The COVID-19 pandemic has been devastating for individuals and economies around the world. Gail Buckner, our personal retirement and financial planning strategist, shares her thoughts on how the pandemic has affected a key source of income for many elderly Americans—Social Security—and why it’s time to take action to shore up the program.
"The reports of my death are greatly exaggerated."
– Mark Twain
The same can be said about Social Security.
The COVID-19 pandemic has had a huge impact on virtually all aspects of our lives— family, work, school, religious worship, leisure, politics—you name it. No matter what topic comes up in [virtual] conversation these days, there is inevitably a “COVID-19” component. Social Security is no exception.
The question is, how big is that impact, and what are the ramifications?
Each year, the trustees who oversee this vast federal program are required to submit a detailed report to Congress on its long-term financial outlook. This is generally released between the beginning of April and the end of July. Last year’s report—which came out in early April—was prepared before the coronavirus outbreak was identified and declared an “epidemic.” As a result, the 2020 report did not take into account the impact of COVID-19 on Social Security’s finances.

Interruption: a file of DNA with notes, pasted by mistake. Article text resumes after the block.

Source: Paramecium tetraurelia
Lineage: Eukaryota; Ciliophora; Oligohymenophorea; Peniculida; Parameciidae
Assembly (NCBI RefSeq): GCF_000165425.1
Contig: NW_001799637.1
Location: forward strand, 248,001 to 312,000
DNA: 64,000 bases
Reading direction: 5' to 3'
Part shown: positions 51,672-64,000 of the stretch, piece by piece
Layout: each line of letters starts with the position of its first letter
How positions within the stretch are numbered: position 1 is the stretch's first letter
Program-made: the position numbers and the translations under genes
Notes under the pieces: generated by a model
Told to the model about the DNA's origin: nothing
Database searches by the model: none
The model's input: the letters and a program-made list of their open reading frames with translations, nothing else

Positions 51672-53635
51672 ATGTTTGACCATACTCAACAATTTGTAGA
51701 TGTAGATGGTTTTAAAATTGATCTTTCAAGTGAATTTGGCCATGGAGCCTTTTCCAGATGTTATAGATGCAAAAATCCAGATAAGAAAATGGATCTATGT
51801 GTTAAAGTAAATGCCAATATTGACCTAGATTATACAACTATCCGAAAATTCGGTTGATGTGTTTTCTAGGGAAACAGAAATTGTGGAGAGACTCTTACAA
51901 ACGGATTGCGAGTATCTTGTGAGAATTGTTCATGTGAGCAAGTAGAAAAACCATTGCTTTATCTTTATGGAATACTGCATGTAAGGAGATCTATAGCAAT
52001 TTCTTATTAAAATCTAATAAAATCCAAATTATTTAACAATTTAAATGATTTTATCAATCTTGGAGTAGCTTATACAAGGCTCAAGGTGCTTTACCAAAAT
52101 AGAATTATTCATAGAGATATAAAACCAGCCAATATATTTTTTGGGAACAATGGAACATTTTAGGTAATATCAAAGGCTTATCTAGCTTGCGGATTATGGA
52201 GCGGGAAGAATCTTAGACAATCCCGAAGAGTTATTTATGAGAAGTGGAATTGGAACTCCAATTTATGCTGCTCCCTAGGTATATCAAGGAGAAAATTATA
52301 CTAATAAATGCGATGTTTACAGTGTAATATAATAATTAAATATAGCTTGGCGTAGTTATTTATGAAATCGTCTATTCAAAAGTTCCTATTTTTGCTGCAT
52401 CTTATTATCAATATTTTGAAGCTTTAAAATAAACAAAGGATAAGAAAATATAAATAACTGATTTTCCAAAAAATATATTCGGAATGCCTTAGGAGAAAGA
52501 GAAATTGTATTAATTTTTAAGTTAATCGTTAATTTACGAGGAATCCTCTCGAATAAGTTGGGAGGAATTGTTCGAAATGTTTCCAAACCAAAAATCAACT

Clearly, a lot has happened in the past year. As the virus spread rapidly, deaths—particularly among the elderly—soared. Schools, restaurants, shopping malls, beaches, movie theaters, sporting events—virtually all venues where we typically interact with others—were declared off-limits. Millions of Americans were laid off as the economy contracted and businesses cut back or closed. An additional 700,000 voluntarily quit because they were afraid they might contract COVID-19 on the job. In April, the unemployment rate hit 14.8%—the highest rate since the Great Depression 85 years ago, when the US saw an estimated unemployment rate of 25%1